1. The link to the InCD manual on Ahead's site
works right now (failed yesterday). The manual hasn't changed since August; i.e., it is outdated. Also to get some (again outdated) info, use Windows Explorer to call up Program Files\ahead\InCD\InCD.hlp and click Index, or anything else that's clickable (doesn't work in normal way).
2. Daiwa is right: cleaning the remnants of other packet-writers might help (but could be difficult unless you track the changes made by each software you install), the drivers for older external
storage devices (Zip, Jaz, etc.) needn't cooperate with InCD, and SCSI is a different world (e.g., apparently EasyWriteReader may cause a crash on 98SE with SCSI devices). However, serious driver conflicts would probably prevent InCD from running at all, which is not your case.
Now a couple of random remarks/suggestions which may or may not help you.
3. I've never checked if underscores are valid in labels; probably yes, but why don't you start without them? Keep it simple.
4. Why not use 10x or 12x media to reduce testing times? I bet Ahead's tests concentrate on faster media nowadays.
5. Maybe Daiwa's double formatting works, but I would try it as a last resort only. If you wish to reformat a disc, for safety first do Nero|Recorder|EraseReWritable|Full Erase.
6. Use the Properties|InCD Page Settings to check that the startup and RW mount messages are displayed.
7. What happens if a formatted disc is in your burner at boot time? Normally the InCD mounted message should appear.
8. What does Nero InfoTool|Configuration say about Autorun for your burner? My burner has Autorun on. Fighting with earlier versions of InCD and EasyWriteReader, I discovered different behaviors for on/off on my CD-RW and DVD-ROM drives, so I'm now using Autorun on for both. BTW, I'm on XP Pro, and there are tons of confusing info on the web about Autorun/Autoplay; if you ever used any registry hacks or group policies, you may have trouble in getting it to work as desired.
Here is a "mini-guide" I sent to another guy; this is for Win XP SP1, InCD 3.51.61, Lite-On LTR-48125W VS08, Autorun on.
Formatting a CD-RW disc in InCD
A. Choose the standard CD-RW format or the CD-MRW (Mt. Rainier) format.
Right-click the InCD icon in the taskbar notification area near the clock, and select Properties. When the InCD Property Sheet pops up, select InCD Page Settings, and either check or uncheck the option "Format disc to CD-MRW" (if this option is missing, either your burner doesn't support CD-MRW, or InCD isn't installed properly). I leave the other two options (messages and Safe mode) unchecked. Close the sheet.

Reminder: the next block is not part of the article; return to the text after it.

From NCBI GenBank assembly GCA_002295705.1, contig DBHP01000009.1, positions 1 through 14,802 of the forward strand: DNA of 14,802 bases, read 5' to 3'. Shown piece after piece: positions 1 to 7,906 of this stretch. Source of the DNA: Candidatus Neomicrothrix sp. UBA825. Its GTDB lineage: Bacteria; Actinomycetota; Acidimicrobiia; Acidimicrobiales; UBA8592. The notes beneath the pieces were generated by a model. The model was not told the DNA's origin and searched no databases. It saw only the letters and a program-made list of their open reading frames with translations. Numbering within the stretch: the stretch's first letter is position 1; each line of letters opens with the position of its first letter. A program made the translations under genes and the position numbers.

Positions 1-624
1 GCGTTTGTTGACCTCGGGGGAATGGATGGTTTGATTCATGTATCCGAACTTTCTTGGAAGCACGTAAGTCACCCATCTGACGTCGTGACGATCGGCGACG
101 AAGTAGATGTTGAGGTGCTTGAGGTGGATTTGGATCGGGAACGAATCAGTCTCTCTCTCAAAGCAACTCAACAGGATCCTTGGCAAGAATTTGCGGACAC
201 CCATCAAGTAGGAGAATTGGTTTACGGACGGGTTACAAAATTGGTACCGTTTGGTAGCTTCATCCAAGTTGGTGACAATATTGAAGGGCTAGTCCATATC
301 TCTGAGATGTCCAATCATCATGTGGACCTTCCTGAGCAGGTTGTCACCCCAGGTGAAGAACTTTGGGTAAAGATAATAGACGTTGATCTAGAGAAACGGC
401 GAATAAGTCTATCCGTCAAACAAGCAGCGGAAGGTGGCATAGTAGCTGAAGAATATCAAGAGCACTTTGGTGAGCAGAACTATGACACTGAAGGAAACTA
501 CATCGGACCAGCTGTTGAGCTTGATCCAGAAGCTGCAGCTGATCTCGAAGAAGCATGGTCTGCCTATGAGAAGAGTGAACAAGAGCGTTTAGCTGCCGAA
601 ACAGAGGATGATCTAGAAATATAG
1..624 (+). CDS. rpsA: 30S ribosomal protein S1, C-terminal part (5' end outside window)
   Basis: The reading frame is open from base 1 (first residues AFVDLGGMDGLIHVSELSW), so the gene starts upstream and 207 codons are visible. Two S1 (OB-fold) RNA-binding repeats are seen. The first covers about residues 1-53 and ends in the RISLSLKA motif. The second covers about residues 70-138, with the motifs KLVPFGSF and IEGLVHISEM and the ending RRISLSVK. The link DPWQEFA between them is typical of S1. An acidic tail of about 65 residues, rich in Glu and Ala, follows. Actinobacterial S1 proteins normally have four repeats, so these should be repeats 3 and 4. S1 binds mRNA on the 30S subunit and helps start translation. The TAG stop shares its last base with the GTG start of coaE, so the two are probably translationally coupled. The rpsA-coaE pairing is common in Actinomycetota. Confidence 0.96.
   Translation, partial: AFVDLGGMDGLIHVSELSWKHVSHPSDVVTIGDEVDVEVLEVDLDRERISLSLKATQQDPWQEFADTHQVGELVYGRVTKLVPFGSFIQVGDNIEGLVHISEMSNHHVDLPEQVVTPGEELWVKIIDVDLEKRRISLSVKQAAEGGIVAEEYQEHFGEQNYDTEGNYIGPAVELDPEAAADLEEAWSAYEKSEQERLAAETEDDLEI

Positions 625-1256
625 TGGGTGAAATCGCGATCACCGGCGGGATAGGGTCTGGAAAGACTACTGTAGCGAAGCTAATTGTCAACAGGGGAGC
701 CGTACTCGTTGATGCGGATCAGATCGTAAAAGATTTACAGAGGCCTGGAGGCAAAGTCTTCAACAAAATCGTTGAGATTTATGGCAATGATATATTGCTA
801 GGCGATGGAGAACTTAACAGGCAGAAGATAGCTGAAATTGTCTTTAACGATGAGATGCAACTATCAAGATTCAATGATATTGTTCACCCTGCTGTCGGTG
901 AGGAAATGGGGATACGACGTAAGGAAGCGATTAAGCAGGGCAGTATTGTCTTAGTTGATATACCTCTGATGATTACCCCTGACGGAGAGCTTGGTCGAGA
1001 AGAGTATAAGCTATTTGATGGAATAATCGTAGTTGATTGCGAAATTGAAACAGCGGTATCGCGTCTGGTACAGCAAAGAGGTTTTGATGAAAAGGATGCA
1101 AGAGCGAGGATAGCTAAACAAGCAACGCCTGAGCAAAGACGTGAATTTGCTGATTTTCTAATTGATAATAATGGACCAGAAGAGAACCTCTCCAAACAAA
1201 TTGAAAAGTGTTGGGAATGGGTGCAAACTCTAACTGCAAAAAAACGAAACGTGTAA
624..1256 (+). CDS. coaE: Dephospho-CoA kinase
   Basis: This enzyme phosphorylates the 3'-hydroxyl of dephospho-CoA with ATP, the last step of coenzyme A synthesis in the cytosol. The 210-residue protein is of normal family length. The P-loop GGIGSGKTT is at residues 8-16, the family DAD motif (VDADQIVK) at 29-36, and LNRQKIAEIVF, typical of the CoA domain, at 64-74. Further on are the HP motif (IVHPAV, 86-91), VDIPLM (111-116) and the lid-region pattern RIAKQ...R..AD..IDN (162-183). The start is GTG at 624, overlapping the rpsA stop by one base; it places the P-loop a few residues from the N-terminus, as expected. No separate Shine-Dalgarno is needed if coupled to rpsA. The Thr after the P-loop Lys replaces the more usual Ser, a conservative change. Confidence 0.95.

Alternatively, to call up the InCD Property Sheet, right-click your burner's icon in My Computer or Windows Explorer.
B. Insert a blank CD-RW disc into your writer. When the InCD Disc Information pops up, you may cancel it (nothing useful there). Right-click the taskbar InCD icon and select Format. When the InCD Wizard starts running, press Next, then select a drive if you have more than one, and click Next. If you wish to change the formatting options, click on Properties to access InCD Page Settings; otherwise click Next. Choose the Volume Label (no spaces!) and click Finish. Formatting proceeds in two stages, and displays progress information (which is not always consistent). Finally, you'll see the InCD message "The disc was mounted in InCD UDF file format", as indicated by the green N-W arrow on the InCD icon.
You reported a different behavior; could you check again? BTW, the above description is for CD-MRW; I don't remember if the disc ejects at the end of a non CD-MRW format.
As for using a previously formatted disc, on my box with Autorun on, after the disc is inserted, the arrow on the InCD icon flips from red S-E to green N-E, the InCD mounted message pops up, and Explorer show the disc contents, unless I press Shift when closing the tray.
Finally, always Eject from the InCD icon or Explorer; using the recorder's eject button may spoil the disc!
I gather you are still waiting for feedback from Ahead. In the meantime, you could check the points I mentioned. And make notes for yourself about what you see/change in troubleshooting; it pays off in the long run.